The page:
• Use parchment paper for extra-sharp brownies. It allows for a quick release of the brownies from the pan. In addition, you’ll get a sharper edge and a more refined look.
  • When you remove the brownies from the oven, let them cool until they are just barely warm to the touch, then cut them. Cutting them instantly will cause the brownies to fall apart. At the same time, waiting too long will make the brownies challenging to remove from the pan.

Alternative Pans

While metal and glass pans are the most common baking tools for your brownie creation, you can consider other choices:

  • Non-Stick Pans: They offer a crisp outer edge with a soft center. Thanks to their non-stick coating, you won’t have to worry too much about the removal process.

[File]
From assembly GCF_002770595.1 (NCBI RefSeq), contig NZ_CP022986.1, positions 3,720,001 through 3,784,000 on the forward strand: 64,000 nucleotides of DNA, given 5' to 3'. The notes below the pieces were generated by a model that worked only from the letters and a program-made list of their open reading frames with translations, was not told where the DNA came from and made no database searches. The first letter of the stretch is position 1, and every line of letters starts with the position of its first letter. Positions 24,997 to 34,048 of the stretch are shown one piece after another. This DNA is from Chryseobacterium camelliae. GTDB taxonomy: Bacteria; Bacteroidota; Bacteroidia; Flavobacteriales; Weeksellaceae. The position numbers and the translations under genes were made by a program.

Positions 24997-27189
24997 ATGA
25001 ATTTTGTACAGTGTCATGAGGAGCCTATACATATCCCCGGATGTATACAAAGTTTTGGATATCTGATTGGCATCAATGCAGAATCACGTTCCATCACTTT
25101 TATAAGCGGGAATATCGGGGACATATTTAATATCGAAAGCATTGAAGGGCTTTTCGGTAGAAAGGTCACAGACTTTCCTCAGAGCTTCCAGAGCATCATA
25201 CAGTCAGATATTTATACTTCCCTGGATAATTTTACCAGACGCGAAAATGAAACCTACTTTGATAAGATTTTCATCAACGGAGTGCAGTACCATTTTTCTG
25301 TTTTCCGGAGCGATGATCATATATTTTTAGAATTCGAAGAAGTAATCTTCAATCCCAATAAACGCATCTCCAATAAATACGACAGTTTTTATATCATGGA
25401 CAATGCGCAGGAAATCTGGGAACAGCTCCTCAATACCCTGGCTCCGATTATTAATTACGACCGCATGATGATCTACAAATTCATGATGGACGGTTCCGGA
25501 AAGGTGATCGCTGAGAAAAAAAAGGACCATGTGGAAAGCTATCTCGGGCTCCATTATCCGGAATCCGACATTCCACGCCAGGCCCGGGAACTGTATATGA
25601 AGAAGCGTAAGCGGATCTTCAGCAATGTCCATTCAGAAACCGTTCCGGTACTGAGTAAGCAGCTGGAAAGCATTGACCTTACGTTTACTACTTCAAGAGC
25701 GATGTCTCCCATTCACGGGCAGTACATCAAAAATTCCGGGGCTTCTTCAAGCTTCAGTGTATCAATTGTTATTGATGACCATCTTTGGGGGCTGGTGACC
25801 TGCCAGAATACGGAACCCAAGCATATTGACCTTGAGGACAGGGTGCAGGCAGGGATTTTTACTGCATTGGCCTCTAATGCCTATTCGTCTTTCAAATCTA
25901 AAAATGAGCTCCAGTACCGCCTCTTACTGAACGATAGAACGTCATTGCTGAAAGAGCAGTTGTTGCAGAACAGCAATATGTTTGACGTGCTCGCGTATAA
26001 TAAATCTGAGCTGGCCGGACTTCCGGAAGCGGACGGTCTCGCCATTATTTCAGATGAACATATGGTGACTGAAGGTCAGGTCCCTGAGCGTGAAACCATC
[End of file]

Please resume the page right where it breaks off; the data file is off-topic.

• Foil Pans: These are the perfect options for parties and events, where you want to dispose of the pan later. They do an exceptional job at insulating the brownie while maintaining a soft texture.
Cut Brownies On Parchment Paper

Final Thoughts

While metal and glass pans have their benefits and drawbacks, they’re both ideal options to use for baking a brownie.

I prefer using metal pans. Although there’s that risk of overbaking, I monitor the pan closely to ensure that doesn’t happen.

In my experience, baking in metal pans produces a brownie that is a little bit harder and chewier than the brownies produced in a glass pan.

Again, it all depends on your preferences of what consistency you want. So, if you’re patient and are willing to monitor your brownies closely, use a metal pan. Otherwise, using a glass pan will produce a soft and still delicious brownie!

Regardless of the type of pan you choose, you might be interested to know what it takes to make cake-like brownies.